The fundamental requisite of due process of law is the opportunity to be heard. The hearing must be at a meaningful time and in a meaningful manner. These principles require that a recipient have timely and adequate notice detailing the reasons for a proposed termination, and an effective opportunity to defend by confronting any adverse witnesses and by presenting his own arguments and evidence orally. These rights are important in cases where recipients have challenged proposed terminations as resting on incorrect or misleading factual premises or on misapplication of rules or policies to the facts of particular cases.
Appellee residents of New York City, who were receiving financial aid under state or federally assisted welfare programs, instituted actions alleging that state and city welfare officials had terminated, or were about to terminate such aid without prior notice and hearing in violation of due process. After the commencement of such actions which were consolidated, the welfare authorities adopted procedures whereby the recipient, after informal discussion with a caseworker, was given at least 7 days' notice of proposed termination of payments, of his right to have the proposed termination reviewed by a higher official, and of his right to submit a written statement for purposes of such review, and whereby the recipient, after an adverse decision by the reviewing official and termination of payments, could obtain a post-termination hearing before an independent hearing officer, at which hearing he could appear personally, offer oral evidence, confront and cross- examine witnesses, and have a record made of the hearing. The plaintiffs challenged the constitutional adequacy of such procedures. The District Court held that only a pre-termination evidentiary hearing would satisfy due process requirements. On appeal, the Supreme Court of the United States affirmed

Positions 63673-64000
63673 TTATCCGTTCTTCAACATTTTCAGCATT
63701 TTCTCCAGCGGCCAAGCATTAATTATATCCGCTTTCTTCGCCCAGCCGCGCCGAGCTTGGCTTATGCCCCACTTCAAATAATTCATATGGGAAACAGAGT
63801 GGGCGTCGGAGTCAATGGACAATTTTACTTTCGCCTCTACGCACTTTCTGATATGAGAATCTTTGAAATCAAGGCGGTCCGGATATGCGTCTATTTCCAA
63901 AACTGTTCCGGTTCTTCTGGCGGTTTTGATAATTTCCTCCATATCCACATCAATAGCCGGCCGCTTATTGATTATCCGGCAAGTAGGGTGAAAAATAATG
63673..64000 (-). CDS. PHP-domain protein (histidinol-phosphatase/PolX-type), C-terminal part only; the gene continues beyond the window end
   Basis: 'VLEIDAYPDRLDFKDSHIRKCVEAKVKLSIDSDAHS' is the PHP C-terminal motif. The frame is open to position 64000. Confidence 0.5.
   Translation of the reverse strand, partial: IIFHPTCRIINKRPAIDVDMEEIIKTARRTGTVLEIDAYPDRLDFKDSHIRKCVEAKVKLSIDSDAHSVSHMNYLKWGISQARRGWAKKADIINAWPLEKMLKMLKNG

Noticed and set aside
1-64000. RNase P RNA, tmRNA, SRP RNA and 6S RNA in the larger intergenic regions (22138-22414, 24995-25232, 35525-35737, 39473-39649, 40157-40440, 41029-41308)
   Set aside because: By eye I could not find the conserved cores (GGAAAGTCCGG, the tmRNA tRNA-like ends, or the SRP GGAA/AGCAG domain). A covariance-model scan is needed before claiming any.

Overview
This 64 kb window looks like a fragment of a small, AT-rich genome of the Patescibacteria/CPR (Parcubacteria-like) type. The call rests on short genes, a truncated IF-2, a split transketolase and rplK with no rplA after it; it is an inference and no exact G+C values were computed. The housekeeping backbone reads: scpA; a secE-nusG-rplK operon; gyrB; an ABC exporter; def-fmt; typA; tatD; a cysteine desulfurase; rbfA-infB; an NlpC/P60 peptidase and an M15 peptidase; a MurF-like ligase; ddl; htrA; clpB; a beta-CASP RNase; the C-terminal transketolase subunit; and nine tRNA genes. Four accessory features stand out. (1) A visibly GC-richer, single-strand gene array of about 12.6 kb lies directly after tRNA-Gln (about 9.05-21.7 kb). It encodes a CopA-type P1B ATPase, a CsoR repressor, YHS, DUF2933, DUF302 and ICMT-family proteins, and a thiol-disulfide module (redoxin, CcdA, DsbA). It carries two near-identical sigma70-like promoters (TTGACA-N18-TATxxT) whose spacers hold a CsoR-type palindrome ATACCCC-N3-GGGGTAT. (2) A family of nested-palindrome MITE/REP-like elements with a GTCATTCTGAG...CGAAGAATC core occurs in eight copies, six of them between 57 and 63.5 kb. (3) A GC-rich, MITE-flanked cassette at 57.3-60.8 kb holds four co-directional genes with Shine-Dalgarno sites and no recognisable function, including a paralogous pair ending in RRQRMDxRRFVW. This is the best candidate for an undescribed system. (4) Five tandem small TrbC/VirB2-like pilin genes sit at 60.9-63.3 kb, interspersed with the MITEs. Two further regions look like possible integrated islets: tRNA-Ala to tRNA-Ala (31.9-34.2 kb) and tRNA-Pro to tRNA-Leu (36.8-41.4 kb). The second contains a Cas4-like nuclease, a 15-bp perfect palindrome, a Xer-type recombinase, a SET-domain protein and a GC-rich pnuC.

Was the termination procedure adopted by the welfare authorities a violation of appellees' right to due process?
On review the Court held that a pre-termination evidentiary hearing to produce an initial determination of the validity of the termination was necessary to satisfy procedural due process. The Court found that especially with welfare recipients who lacked independent resources, termination of benefits while the issue was being decided deprived recipients of the very means necessary to live. The Court noted that the need to concentrate upon finding the means for daily subsistence adversely affected the ability to seek redress from the termination, and the protection of due process outweighed the expense of a pre-termination hearing and continued benefits pending decisions.